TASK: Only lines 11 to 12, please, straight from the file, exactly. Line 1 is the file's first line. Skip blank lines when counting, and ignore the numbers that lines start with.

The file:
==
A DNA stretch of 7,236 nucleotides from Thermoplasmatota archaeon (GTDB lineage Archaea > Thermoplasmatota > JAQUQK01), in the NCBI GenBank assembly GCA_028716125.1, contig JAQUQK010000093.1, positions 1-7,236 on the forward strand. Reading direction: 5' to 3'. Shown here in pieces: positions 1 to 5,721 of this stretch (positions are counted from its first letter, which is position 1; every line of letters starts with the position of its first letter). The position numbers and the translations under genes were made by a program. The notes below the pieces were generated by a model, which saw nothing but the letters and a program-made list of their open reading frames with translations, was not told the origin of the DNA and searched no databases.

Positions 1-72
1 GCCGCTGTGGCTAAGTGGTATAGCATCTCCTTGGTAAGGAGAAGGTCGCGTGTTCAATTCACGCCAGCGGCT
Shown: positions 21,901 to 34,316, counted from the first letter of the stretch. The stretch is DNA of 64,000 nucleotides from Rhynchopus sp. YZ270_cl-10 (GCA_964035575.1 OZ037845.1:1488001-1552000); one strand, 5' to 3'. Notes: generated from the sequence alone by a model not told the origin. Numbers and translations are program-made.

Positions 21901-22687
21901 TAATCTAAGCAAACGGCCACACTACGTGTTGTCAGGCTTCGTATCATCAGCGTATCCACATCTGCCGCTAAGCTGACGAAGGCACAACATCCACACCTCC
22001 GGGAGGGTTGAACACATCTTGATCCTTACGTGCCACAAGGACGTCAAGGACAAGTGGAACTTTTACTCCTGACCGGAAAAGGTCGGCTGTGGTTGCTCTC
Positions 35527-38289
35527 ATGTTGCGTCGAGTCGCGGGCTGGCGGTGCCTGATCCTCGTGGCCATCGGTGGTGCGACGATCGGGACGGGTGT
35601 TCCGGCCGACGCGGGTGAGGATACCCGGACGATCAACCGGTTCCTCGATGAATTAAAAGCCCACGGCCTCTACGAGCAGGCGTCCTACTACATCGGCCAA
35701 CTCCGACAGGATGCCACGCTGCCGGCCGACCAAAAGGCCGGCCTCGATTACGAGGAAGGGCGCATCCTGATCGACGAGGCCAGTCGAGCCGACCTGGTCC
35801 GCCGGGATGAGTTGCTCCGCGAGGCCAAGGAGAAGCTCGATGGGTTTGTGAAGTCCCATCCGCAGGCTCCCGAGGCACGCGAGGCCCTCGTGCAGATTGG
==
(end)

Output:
35701 CTCCGACAGGATGCCACGCTGCCGGCCGACCAAAAGGCCGGCCTCGATTACGAGGAAGGGCGCATCCTGATCGACGAGGCCAGTCGAGCCGACCTGGTCC
35801 GCCGGGATGAGTTGCTCCGCGAGGCCAAGGAGAAGCTCGATGGGTTTGTGAAGTCCCATCCGCAGGCTCCCGAGGCACGCGAGGCCCTCGTGCAGATTGG